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Multi-screen video

NBC Goes Live Online, With a Catch

NBC will stream its linear broadcast network live online, but only for pay-TV subscribers.

According to The Wall Street Journal, NBC Universal has decided that it will offer multiscreen video access to live content for authenticated subscribers of a paid television service. Although the same content is available for free over the air, consumers will have to pay for it online as part of the pay-TV bundle. NBC has not responded to our enquiries abut the reported service yet.

This is similar to the business model for traditional cable, telecom and satellite TV offerings. Service providers pay licensing fees to broadcasters for the right to include network programming in their pay-TV packages. Those costs are then passed on to customers through monthly subscription fees.

The move by NBC follows a similar path that ABC Inc. carved out more than a year and a half ago with the launch of Watch ABC. The Watch ABC service also streams live content online, but only for authenticated pay-TV subscribers.

In contrast, CBS Corp. (NYSE: CBS) launched a paid over-the-top service called CBS All Access earlier this fall. CBS All Access is available to all consumers, but comes with a $5.99 monthly fee. The CBS service includes live local streaming in select media markets, along with next-day streaming of some popular shows and on-demand access to a large back catalog of content. (See CBS Takes OTT Plunge.)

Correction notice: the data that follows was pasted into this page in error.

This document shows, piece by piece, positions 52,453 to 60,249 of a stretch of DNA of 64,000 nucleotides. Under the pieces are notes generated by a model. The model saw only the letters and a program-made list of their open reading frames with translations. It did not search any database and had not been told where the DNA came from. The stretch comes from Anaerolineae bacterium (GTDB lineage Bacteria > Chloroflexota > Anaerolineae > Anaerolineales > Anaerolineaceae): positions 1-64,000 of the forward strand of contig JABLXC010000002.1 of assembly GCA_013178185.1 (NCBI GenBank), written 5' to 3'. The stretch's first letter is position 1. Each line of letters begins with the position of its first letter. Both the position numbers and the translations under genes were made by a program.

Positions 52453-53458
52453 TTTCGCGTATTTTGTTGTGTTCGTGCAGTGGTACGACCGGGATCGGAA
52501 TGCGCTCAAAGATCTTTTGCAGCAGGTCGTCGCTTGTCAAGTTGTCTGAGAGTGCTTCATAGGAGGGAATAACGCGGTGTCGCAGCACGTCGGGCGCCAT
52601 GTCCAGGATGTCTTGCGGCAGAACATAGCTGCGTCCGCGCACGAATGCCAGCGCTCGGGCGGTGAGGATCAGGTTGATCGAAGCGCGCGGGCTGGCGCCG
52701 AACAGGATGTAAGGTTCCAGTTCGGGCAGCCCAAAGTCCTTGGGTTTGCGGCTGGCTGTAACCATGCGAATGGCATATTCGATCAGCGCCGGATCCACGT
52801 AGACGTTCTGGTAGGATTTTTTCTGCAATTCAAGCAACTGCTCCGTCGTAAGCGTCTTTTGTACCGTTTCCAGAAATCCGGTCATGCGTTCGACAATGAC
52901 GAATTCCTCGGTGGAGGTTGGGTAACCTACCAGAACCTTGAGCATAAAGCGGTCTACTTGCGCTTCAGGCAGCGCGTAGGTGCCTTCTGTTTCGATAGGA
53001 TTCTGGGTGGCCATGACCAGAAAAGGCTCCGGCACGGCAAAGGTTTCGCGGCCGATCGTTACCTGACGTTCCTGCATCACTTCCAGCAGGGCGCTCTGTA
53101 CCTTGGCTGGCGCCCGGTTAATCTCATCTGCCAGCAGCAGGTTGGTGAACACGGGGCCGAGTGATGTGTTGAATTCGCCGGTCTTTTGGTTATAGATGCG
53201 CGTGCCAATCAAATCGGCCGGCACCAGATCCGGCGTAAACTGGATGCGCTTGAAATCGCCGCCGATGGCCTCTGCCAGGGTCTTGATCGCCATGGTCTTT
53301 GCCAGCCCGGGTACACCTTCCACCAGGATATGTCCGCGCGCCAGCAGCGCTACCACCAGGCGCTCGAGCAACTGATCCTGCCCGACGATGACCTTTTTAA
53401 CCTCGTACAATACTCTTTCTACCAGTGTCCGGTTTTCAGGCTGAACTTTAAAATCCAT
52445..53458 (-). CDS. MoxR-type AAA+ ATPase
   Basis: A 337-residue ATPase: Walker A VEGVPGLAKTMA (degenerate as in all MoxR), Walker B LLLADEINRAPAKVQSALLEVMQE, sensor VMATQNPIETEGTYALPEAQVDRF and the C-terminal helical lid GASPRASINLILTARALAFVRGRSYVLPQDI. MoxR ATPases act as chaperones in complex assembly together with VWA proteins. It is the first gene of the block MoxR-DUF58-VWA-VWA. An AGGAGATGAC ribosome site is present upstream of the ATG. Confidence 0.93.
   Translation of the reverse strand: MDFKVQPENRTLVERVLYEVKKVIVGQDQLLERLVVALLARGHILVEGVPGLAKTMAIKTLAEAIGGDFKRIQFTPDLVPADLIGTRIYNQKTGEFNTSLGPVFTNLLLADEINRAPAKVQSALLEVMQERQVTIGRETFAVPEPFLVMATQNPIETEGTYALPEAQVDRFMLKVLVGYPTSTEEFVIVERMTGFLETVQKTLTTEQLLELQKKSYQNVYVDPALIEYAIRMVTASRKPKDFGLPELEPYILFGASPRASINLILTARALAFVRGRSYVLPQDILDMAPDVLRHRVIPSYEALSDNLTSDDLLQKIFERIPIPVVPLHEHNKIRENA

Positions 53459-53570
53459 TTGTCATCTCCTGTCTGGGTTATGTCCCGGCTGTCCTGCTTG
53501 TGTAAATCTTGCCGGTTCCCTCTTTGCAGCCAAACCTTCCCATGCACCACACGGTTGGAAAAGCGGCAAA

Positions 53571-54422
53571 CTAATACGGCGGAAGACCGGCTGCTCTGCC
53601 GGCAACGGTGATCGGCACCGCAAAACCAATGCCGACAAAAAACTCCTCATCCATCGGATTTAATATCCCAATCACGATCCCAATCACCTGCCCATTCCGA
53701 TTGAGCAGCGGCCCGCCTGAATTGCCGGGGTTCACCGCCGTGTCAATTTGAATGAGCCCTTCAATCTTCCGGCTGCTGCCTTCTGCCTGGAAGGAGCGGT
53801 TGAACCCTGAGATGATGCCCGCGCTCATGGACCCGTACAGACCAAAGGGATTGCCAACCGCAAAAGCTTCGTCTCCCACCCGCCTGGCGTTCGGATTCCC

Want to know more about OTT services? Check out our dedicated OTT content channel here on Light Reading.


By bundling access to network content online, both ABC and NBC are attempting to shift the existing cable model for TV delivery to the web. That doesn't sit well with some in the industry. A number of smaller service providers say they'd welcome the opportunity to sell broadband-only subscriptions and allow consumers to pick and choose the content they want to buy online.

At the American Cable Association (ACA) 's Summit in Washington, D.C. last April, Wave Broadband CEO Steve Weed went so far as to declare, "I want to be a dumb pipe with a lot of good service." (See Is Dumb Pipe the Smart Move?)

US Representatives Anna Eshoo and Peter Welch at the ACA event put it another way. They talked about their concern that there will be a "cable-ization of the Internet." In other words, they fear that if broadcasters extend the current pay-TV model to the web, consumers could end up paying for an Internet subscription that comes bundled with a basic tier of content. (See Rep. Rips Retrans 'Racket' .)

— Mari Silbey, special to Light Reading

jabailo 12/16/2014 | 3:03:26 PM
Re: test bed They also have made it a requirement of receiving the Olympics live streams for as long as they've streamed the Olympics.

 
mendyk 12/16/2014 | 2:15:03 PM
test bed NBC has been offering live content via the subscription firewall for more than a year now with its English Premier League coverage. So this is a logical extension of that offer.
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